Professor of Mechanical Engineering, Mathematics and Biomedical Engineering Alfred Clark gave a talk on the evolution of computational tools on Jan. 16, sponsored by the River Campus Libraries.

Clark remarked on the advancement of technology through the decades, specifically in its accuracy, speed and portability.

“My first choice as to which decade displayed the most advancement in computational technology would be the 1980’s,” Clark said.

“That is the decade in which personal computers went from being rare and esoteric toys to being a mainstream part of many offices and households. One could also make a case for the ’90s as the decade in which the Internet became widely used.”

The advancements have been just as remarkable for students, which can be seen specifically in their class projects.

Clark gave examples of extraordinary projects his students have created over the past ten years with the help of tools they utilized through computer programs.

Students, having access to computer programs, have acquired the necessary skills exhibited in professionals today.

Clark also went into detail on the positive impact that e-mail, which first emerged in the early 1990s, has had in changing the society in many ways, primarily in allowing instant communication.

Computers have come a long way – the earliest models didn’t have a disk drive or monitor and relied on the television set for visualization.

“There were, of course, machines that calculated in the pre-computer age, and it is hard to know whether to call them computers or calculators,” Clark said. “One such machine was Babbage’s analytical engine – another was the Jacquard loom, a weaving loom which could be programmed.”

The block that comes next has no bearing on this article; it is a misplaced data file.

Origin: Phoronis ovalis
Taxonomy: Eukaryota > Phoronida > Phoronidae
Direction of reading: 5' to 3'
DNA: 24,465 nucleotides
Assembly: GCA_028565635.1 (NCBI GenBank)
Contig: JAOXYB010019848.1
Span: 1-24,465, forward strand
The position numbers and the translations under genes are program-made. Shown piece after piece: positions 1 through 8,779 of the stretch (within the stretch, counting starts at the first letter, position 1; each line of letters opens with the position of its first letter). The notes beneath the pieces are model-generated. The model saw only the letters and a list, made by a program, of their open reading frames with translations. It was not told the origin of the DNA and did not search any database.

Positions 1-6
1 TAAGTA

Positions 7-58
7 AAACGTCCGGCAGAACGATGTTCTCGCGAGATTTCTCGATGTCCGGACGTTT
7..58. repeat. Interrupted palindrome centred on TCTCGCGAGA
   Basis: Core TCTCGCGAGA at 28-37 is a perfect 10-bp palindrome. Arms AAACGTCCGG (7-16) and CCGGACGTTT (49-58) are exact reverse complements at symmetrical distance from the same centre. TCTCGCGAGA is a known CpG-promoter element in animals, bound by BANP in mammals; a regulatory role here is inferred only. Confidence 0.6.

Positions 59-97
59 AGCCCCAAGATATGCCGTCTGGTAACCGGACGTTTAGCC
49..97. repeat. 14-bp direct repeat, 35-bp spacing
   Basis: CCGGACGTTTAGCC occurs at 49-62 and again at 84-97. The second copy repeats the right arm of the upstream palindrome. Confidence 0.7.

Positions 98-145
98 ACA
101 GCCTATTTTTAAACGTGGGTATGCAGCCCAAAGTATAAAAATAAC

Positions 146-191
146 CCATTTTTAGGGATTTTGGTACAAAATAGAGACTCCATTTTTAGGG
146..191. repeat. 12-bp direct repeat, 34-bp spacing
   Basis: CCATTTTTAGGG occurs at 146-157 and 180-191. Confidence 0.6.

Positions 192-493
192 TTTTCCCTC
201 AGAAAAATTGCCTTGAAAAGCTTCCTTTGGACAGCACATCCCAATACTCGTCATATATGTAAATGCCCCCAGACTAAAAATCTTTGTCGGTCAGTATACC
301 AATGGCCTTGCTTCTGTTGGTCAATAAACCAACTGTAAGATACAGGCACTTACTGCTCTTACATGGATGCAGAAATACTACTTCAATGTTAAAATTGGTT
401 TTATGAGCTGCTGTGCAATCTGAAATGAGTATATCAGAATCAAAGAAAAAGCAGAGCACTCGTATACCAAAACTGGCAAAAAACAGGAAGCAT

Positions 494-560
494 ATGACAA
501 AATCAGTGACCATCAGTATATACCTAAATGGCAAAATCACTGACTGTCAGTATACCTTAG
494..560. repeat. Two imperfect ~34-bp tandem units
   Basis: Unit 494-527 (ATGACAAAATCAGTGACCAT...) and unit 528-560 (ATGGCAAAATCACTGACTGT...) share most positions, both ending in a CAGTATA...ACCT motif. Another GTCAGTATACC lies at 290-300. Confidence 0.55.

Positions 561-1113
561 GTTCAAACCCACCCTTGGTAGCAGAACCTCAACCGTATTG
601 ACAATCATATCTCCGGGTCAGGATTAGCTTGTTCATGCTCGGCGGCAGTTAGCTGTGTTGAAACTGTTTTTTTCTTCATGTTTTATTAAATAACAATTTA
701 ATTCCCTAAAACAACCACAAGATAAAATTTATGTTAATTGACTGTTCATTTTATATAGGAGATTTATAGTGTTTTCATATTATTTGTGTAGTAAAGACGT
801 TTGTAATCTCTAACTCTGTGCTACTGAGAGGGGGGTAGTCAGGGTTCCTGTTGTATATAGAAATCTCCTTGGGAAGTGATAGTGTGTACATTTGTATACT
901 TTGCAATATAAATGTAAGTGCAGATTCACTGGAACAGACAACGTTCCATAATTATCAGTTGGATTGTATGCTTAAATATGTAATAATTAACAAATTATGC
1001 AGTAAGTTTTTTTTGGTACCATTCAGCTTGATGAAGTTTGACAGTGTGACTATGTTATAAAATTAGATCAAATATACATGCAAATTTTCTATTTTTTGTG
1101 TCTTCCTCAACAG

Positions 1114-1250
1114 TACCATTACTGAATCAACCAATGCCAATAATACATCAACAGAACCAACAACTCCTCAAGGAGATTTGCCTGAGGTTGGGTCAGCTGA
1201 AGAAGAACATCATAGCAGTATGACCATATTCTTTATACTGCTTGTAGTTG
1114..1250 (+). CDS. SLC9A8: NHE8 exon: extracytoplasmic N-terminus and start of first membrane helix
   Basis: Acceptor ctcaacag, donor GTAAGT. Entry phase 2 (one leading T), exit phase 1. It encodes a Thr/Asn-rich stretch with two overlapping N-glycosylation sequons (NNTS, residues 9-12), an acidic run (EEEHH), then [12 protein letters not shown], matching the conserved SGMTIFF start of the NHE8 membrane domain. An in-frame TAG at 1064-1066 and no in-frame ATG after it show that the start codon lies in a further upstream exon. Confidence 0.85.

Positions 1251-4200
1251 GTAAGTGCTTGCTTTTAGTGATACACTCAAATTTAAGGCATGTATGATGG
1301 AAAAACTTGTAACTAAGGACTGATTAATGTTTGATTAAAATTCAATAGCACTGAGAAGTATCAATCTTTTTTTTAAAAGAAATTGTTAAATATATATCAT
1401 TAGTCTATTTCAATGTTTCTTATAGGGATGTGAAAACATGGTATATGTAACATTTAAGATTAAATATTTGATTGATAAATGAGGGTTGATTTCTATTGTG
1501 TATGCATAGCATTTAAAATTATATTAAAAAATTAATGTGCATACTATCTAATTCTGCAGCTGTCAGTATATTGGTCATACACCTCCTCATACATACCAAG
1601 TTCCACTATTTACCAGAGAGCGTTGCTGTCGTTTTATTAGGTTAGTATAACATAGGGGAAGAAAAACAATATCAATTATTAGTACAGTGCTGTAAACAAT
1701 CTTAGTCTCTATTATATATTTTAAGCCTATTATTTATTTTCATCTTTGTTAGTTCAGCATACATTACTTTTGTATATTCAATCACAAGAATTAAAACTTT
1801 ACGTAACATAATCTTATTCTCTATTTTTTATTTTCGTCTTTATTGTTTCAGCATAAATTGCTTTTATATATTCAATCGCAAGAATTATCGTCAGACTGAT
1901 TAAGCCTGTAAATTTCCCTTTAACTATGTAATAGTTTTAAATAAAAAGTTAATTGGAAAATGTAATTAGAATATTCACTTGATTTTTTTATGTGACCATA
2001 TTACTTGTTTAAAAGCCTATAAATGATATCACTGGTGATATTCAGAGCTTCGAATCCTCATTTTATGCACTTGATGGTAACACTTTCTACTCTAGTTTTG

He gave examples of his own real life experience with e-mail and life before it.

Throughout, Clark related the technology to his own personal experiences, stating that these experiences are typical of his generation’s with emerging technology.

In one example, Clark explained the convenience of e-mail in being able to respond to a student’s question or concern immediately and how that efficiency contributes to the quality of understanding for the student.

At present, computers have become a main source of communication, while serving many other functions including information storage, sorting, retrieval and visualization.

Clark related these achievements specifically to his successful students who have the ability to solve realistic problems, present complex results in simple graphical form and acquire full professional skills while still in school.

Lund can be reached at

slund@campustimes.org.



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